The actively managed WCM/BNY Mellon Focused Growth ADR ETF (AADR) invests in businesses that have benefited from long-lasting global trends, a growing competitive advantage and a superior corporate culture. In addition, the managers are looking for growth at a reasonable price. In existence for three years as of July 20, its performance should make investors take notice. AADR’s annualized return over the past two years through March 31 is 4.7% — 230 basis points higher than its MSCI EAFE benchmark. Core Labs is the sixth-largest holding at 4% of the portfolio. Investors rightfully should be leery of its 1.25% expense ratio. However, its performance makes it worthy of consideration.
What better way to head into the July 4 holiday than to celebrate companies that generate most of their revenue right here in the United States. InvestorPlace Assistant Editor Alyssa Oursler picked 10 companies from 10 sectors that fit the bill. Of those 10, I’d have to go with Regions Financial (RF). Into the third year of a bank recovery, Regions Financial has done a good job outperforming its regional banking peers. Can it keep up? I think so. Its credit quality has improved and earnings continue to get better every quarter.
The ETF alternative that makes the most sense to me is the PowerShares KBW Bank Portfolio (KBWB), which seeks to replicate the performance of the KBW Bank Index — 24 companies representing leading national money centers, regional banks or thrifts. Regions Financial is the sixth-largest holding at 4.57%, with some of the big banks like JPMorgan Chase (JPM) ahead of it. With a 30-day SEC yield of 1.61% and an expense ratio of just 0.35%, it’s a great way to play the continuing banking recovery.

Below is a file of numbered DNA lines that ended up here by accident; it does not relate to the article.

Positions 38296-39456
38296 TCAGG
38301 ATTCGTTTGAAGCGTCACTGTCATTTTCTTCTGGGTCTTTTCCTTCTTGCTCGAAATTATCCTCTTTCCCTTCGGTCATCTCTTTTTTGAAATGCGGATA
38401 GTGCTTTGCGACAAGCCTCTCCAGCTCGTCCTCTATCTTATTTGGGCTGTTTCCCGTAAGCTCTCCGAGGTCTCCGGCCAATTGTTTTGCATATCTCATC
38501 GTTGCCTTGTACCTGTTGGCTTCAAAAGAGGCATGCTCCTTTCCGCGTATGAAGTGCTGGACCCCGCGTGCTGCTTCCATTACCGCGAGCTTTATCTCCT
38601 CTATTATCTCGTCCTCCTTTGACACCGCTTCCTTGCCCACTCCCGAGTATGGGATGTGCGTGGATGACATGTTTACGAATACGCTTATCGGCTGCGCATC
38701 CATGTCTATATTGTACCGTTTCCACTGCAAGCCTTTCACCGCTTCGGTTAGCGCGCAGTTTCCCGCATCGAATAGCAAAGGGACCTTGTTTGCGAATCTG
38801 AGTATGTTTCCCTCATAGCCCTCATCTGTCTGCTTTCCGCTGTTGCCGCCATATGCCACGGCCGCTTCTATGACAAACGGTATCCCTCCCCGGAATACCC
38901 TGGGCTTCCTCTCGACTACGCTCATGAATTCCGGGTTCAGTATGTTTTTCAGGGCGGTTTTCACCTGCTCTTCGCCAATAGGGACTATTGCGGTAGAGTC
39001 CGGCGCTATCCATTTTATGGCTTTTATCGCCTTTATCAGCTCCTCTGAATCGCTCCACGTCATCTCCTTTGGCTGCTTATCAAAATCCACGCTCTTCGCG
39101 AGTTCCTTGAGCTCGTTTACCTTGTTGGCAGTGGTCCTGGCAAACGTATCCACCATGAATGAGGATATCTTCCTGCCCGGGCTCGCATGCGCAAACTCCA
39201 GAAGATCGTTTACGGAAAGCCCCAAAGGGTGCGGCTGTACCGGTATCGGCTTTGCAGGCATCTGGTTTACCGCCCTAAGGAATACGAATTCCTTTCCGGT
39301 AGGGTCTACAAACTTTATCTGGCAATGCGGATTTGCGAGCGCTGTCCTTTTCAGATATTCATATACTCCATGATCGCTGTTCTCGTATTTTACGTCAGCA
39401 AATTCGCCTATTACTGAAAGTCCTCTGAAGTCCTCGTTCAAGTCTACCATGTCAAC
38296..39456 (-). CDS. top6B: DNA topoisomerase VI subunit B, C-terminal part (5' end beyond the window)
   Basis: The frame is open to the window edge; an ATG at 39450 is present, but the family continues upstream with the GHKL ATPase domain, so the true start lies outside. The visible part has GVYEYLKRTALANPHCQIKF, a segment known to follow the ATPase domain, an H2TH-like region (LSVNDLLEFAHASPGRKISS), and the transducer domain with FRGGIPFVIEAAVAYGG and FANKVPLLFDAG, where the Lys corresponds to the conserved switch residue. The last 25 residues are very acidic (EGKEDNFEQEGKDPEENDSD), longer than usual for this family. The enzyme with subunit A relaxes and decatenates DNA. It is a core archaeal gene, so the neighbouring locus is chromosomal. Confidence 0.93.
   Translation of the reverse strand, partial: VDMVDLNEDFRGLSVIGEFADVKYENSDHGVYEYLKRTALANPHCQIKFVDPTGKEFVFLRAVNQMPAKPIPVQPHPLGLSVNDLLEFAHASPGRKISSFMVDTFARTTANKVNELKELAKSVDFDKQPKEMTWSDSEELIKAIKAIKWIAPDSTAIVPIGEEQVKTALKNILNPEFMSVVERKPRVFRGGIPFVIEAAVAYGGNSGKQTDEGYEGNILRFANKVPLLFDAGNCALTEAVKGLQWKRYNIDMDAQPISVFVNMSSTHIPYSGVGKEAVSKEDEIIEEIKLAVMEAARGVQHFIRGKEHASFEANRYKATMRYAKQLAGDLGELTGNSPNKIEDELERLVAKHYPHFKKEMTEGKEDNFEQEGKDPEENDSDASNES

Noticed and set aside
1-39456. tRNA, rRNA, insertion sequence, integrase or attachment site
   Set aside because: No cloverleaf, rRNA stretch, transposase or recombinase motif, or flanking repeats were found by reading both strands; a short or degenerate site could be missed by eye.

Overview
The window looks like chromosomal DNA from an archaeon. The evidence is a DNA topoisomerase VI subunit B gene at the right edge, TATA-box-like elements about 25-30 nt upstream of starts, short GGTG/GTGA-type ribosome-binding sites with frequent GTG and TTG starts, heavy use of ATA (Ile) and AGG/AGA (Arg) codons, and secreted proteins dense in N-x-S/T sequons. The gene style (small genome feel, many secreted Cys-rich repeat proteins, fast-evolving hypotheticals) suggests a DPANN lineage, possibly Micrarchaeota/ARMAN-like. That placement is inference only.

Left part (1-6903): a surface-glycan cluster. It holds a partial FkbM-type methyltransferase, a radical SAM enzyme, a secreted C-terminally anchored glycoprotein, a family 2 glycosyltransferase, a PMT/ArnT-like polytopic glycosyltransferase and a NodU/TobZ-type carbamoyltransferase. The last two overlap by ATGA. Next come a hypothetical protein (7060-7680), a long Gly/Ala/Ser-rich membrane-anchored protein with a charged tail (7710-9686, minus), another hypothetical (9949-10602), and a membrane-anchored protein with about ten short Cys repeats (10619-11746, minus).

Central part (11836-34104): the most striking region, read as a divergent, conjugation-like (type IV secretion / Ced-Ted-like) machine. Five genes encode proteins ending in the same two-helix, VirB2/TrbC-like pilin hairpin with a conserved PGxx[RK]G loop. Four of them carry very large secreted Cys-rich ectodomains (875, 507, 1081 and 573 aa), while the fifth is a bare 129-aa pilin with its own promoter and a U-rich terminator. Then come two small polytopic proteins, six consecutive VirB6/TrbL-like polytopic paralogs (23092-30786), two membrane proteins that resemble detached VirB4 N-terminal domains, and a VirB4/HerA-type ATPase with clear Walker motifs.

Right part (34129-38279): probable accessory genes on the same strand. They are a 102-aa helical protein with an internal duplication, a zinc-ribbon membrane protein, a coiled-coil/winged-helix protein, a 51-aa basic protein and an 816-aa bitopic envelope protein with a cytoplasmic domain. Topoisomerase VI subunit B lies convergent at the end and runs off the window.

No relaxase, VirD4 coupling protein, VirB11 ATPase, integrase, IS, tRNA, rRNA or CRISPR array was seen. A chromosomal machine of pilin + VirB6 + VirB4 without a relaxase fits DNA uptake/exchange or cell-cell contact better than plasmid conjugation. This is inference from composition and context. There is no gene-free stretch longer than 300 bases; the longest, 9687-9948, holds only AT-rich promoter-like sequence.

On July 3, Jeff Reeves discussed a very intriguing business idea that would see Comcast (CMCSA) provide its customers with hotspot access anywhere existing customers have Wi-Fi connections. In Jeff’s example, you could be in Rockville, Md., on a family vacation, and if you’re an existing Comcast customer, you could hop on to the Internet using another existing customer’s router. Clearly, a majority of Comcast customers have reason to worry that this will slow their own Internet speeds. However, if it’s able to solve that little dilemma, this could be a big way to keep its customers from completely cutting the cord.
In this situation, I think you should go with the fund that has the biggest investment in Comcast while also charging a reasonably low expense ratio. In this case, that’s the Consumer Discretionary SPDR (XLY), which has Comcast at a weighting of 6.11%, the third-largest of its 83 holdings. At an annual expense ratio of 0.18%, you’re not going to find too many funds that are both cheap and significantly outperforming the major indices.
As of this writing, Will Ashworth did not hold a position in any of the aforementioned securities.